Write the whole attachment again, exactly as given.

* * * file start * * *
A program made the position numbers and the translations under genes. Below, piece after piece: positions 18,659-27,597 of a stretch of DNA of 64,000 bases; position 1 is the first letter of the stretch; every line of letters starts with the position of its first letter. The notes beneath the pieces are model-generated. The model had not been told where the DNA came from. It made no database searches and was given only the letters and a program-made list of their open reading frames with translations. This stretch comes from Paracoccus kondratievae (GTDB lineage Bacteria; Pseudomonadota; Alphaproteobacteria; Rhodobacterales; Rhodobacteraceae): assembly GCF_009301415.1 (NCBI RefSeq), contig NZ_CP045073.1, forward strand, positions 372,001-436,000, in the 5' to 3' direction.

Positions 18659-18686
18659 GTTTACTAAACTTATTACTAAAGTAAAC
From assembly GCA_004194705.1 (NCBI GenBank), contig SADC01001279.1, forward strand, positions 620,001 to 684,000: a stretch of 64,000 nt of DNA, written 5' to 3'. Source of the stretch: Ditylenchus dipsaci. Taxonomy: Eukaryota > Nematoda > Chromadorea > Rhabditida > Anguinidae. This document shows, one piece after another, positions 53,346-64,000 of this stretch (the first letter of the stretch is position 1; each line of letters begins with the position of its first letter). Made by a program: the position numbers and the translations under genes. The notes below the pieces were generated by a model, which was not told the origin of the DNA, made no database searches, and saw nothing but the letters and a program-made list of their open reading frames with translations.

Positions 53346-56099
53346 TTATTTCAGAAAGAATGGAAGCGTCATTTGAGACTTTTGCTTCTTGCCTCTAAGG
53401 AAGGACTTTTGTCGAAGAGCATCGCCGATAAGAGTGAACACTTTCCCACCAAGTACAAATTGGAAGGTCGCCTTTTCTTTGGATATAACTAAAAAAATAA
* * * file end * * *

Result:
A program made the position numbers and the translations under genes. Below, piece after piece: positions 18,659-27,597 of a stretch of DNA of 64,000 bases; position 1 is the first letter of the stretch; every line of letters starts with the position of its first letter. The notes beneath the pieces are model-generated. The model had not been told where the DNA came from. It made no database searches and was given only the letters and a program-made list of their open reading frames with translations. This stretch comes from Paracoccus kondratievae (GTDB lineage Bacteria; Pseudomonadota; Alphaproteobacteria; Rhodobacterales; Rhodobacteraceae): assembly GCF_009301415.1 (NCBI RefSeq), contig NZ_CP045073.1, forward strand, positions 372,001-436,000, in the 5' to 3' direction.

Positions 18659-18686
18659 GTTTACTAAACTTATTACTAAAGTAAAC
From assembly GCA_004194705.1 (NCBI GenBank), contig SADC01001279.1, forward strand, positions 620,001 to 684,000: a stretch of 64,000 nt of DNA, written 5' to 3'. Source of the stretch: Ditylenchus dipsaci. Taxonomy: Eukaryota > Nematoda > Chromadorea > Rhabditida > Anguinidae. This document shows, one piece after another, positions 53,346-64,000 of this stretch (the first letter of the stretch is position 1; each line of letters begins with the position of its first letter). Made by a program: the position numbers and the translations under genes. The notes below the pieces were generated by a model, which was not told the origin of the DNA, made no database searches, and saw nothing but the letters and a program-made list of their open reading frames with translations.

Positions 53346-56099
53346 TTATTTCAGAAAGAATGGAAGCGTCATTTGAGACTTTTGCTTCTTGCCTCTAAGG
53401 AAGGACTTTTGTCGAAGAGCATCGCCGATAAGAGTGAACACTTTCCCACCAAGTACAAATTGGAAGGTCGCCTTTTCTTTGGATATAACTAAAAAAATAA